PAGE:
Transferability study of a near-infrared microscopic method for the detection of banned meat and bone meal in feedingstuffs
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Near-infrared microscopy (NIRM) has been proved to be a powerful tool for the detection of banned meat and bone meal (MBM) in feed. The identification of MBM traces and its ability to differentiate animal from vegetable feed ingredients is based on the evaluation of near-infrared spectra obtained from individual particles present in the sample. This evaluation is supported by appropriate decision rules for the absorbances at specific wavelengths. Here we show that the method and the corresponding decision rules can be successfully transferred from the laboratory which constructed the decision rules to two independent laboratories that were not involved in the calibration process of the method. The analytical results from blind feed samples containing MBM (positive samples) and feed samples without MBM (negative samples) revealed a very good agreement between the three laboratories, thus demonstrating the transferability of the method.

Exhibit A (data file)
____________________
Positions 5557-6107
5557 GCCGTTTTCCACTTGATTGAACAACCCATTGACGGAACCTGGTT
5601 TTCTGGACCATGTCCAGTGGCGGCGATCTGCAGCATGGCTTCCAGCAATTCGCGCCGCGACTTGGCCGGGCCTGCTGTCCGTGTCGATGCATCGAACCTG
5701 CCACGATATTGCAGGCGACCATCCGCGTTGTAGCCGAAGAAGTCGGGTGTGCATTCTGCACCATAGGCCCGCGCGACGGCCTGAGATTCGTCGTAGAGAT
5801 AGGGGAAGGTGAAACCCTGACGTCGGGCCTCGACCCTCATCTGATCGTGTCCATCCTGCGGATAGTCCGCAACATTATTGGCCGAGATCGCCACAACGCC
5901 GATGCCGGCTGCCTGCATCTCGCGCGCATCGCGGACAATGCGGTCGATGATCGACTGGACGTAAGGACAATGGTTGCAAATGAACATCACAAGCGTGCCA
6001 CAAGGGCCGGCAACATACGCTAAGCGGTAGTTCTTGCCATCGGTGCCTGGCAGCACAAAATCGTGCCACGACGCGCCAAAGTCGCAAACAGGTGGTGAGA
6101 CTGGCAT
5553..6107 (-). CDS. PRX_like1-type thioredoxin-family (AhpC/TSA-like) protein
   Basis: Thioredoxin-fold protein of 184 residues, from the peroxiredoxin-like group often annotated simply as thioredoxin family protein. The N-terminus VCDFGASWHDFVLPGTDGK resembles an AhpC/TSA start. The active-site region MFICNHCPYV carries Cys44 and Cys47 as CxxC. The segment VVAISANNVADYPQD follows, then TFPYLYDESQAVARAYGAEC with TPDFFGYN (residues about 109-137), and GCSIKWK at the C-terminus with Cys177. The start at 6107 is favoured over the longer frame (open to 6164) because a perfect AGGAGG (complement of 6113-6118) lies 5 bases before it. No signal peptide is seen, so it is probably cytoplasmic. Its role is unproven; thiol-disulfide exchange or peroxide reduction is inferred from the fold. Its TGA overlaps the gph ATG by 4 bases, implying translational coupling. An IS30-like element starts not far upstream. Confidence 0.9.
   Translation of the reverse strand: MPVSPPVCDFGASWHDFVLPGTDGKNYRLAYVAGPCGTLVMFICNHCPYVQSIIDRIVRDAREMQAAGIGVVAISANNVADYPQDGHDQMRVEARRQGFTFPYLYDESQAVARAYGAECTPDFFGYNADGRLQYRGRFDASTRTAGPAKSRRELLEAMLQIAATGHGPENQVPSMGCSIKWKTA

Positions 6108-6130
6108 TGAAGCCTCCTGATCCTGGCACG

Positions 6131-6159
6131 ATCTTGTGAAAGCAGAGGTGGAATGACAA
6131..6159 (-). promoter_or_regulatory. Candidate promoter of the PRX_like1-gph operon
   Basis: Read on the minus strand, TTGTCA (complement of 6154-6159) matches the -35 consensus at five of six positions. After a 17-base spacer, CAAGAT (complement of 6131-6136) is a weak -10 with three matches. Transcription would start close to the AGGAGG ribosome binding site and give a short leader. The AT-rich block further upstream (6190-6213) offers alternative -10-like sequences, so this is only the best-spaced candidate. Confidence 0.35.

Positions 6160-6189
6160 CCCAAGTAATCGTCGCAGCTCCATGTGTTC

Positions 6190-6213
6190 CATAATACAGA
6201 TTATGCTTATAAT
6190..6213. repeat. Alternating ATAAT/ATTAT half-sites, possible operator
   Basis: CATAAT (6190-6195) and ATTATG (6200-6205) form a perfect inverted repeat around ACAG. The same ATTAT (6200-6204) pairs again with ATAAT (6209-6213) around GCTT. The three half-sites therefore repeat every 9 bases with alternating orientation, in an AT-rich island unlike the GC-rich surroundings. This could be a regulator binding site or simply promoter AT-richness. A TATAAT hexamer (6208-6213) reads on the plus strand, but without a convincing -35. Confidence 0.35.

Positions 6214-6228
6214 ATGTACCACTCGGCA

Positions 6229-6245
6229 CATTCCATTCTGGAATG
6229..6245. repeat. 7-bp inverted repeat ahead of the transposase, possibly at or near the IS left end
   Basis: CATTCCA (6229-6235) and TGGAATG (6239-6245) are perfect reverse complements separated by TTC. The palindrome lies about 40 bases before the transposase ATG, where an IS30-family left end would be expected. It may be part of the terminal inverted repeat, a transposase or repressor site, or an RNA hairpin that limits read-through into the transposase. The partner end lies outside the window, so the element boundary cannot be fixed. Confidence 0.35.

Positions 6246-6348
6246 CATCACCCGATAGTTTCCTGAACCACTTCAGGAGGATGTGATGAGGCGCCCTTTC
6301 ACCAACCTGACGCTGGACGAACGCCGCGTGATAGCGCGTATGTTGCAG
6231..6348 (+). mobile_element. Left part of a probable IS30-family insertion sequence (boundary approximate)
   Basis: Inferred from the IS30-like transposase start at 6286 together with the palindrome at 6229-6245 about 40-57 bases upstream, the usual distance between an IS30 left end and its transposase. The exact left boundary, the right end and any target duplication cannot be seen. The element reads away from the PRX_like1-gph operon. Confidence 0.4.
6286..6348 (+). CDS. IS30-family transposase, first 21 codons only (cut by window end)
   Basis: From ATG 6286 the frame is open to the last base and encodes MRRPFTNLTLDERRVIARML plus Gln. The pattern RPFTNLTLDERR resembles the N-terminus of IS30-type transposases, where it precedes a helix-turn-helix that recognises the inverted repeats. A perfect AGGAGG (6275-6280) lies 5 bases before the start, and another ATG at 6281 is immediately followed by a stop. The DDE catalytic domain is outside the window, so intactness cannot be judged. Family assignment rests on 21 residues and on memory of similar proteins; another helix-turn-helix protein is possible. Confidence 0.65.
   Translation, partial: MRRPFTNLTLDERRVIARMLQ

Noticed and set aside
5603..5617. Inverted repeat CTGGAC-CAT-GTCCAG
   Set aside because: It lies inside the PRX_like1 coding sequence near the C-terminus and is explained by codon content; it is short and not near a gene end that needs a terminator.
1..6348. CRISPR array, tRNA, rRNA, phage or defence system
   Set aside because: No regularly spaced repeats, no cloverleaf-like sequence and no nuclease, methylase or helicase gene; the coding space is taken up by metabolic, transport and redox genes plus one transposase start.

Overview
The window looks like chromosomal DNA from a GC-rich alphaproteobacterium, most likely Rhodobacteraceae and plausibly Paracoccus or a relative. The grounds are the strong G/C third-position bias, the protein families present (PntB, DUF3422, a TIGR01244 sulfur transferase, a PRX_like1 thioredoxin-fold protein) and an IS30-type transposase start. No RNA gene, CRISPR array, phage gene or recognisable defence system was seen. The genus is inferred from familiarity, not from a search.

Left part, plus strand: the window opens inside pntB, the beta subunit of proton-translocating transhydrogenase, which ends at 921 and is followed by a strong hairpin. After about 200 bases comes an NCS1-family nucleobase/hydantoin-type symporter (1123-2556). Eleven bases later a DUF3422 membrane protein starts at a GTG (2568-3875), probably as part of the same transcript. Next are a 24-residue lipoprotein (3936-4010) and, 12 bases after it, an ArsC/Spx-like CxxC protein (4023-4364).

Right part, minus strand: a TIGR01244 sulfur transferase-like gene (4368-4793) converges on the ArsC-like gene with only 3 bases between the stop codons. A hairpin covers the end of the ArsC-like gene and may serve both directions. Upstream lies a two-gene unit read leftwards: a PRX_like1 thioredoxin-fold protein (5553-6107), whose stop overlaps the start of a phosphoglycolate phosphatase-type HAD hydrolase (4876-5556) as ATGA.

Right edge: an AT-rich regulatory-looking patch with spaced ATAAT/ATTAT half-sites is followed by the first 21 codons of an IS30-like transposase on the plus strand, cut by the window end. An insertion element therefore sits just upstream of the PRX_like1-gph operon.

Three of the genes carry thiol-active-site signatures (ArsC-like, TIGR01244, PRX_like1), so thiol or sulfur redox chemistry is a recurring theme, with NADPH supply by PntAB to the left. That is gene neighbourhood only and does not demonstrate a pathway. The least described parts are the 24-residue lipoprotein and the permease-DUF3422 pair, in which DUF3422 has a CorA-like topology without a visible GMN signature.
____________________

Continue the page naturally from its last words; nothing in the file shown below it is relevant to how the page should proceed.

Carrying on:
KeywordsMeat and bone meal Feed ban Near-infrared microscopy
The authors thank Isabelle Fissiaux from CRA-W for her contribution to this work and analytical support.
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